Because you are your bait, and your bait is you.

Award-winning angler and SA Co. videographer Brett Cannon thinks a lot about bait. He touches it, pulls it, runs his finger over the hooks and thinks long and hard about color, design and feel.

Before many of the big tournaments he competes in nearly every week, he likes to test a new design at some of his favorite (secret) fishing holes throughout south and central Florida, and off the coasts of the Sunshine State.


“You want to make sure all this stuff works before you put it into a tournament,” Cannon explains. “It’s a fun day. A confidence booster. You go to a lake where you know there are big ones and get tuned in with the bait, the new hooks you may have.”

On a recent weekend, Cannon and his team were testing some new baits by Reaction Innovations.


The particular bait he was testing on this trip was the “Sweet Beaver.” “It penetrates mats easy out on the water, soft bait, good color,” Cannon says. “These are baits that catch fish, that’s why I like them.”

What is Cannon looking for in baits, and what does he see on this particular bait as he fishes? “It’s something about the tail, the action. It’s the colors, the style. There’s just something about them that catch fish.”


“You can catch a bass on anything, honestly,” Cannon says. But in competition, “getting confidence in a bait is key. Knowing that you’re going to put this bait in, and if there fish are there, you’re going to catch fish — that’s key. A good, well-designed bait gives you that extra ability to keep it in the mat longer.”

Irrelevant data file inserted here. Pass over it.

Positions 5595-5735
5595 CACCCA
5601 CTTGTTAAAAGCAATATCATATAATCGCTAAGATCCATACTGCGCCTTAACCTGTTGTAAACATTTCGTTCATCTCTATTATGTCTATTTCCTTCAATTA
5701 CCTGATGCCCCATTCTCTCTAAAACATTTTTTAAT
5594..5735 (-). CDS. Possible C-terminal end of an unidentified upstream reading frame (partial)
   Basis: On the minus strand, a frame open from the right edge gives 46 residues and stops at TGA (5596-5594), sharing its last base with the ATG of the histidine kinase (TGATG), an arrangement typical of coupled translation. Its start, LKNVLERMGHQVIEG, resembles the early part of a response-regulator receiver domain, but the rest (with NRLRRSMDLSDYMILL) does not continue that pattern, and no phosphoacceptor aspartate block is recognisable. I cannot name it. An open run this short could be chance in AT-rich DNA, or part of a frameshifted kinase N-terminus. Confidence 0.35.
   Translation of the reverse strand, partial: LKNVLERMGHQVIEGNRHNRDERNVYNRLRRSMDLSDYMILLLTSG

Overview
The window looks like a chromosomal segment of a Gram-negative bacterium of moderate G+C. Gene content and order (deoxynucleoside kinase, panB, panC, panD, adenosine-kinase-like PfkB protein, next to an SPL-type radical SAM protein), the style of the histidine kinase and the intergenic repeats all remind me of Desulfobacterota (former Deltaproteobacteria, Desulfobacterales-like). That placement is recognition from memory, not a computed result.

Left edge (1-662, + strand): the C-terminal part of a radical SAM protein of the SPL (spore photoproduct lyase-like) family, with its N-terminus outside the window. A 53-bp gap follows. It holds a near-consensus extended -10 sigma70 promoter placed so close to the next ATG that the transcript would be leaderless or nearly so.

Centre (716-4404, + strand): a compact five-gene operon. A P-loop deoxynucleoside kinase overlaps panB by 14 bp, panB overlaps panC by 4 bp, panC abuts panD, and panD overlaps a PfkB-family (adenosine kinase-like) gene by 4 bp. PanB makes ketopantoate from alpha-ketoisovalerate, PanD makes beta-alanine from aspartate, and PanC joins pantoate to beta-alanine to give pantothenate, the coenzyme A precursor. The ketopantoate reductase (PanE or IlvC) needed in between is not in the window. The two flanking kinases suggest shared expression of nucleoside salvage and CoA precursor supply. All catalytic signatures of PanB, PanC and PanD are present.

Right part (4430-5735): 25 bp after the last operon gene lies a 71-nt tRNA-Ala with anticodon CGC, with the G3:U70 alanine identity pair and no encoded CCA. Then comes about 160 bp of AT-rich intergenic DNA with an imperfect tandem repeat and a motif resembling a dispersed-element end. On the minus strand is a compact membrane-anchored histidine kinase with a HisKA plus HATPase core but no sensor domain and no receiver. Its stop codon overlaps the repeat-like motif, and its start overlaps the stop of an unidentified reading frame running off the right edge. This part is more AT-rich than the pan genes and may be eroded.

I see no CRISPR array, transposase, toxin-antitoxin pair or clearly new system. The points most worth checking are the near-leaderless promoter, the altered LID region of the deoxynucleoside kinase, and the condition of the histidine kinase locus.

Hooks are also important.

“There’s a reason why hook manufacturers do different things,” Cannon says. “There’s a million hooks out there. The sharpness. The offset. The gap. The size. The strength. We’re pulling on 70-pound braid. When you’re going through the bait, when you’re flipping, you want a hook that stays in the bait, that you know isn’t going to pull out of the bait. Then you’re going to get hung up everything time.

“How long it stays sharp. How long the points last. And everyone has their hooks. There are hooks that others like that I don’t like. It’s a confidence thing,” Cannon explains. “If I know I can put 10 times more on this hook without it penetrating the worm and getting hung up, that’s important to me.

“They’ll make a change in a hook and sometimes they’re making the hook a little softer. Then the hook breaks. You break a hook on a nine-pounder, that could cost you $5,000, $10,000, maybe even $100,000, depending on what tournament you’re fishing in.”


Out on the water, Cannon is honed into every aspect of the fishing, like a scientist or naturalist. If he’s testing a new braid, he’s listening for sound.

“Some of these braids make a noise, a whining noise when you’re casting, putting them in the water,” Cannon says. “Every sound in water is amplified. That sound may spook the fish. It could be the difference between a catch and coming away empty.

“It’s just not as simple in competition as putting a hook on and tossing it in the water.”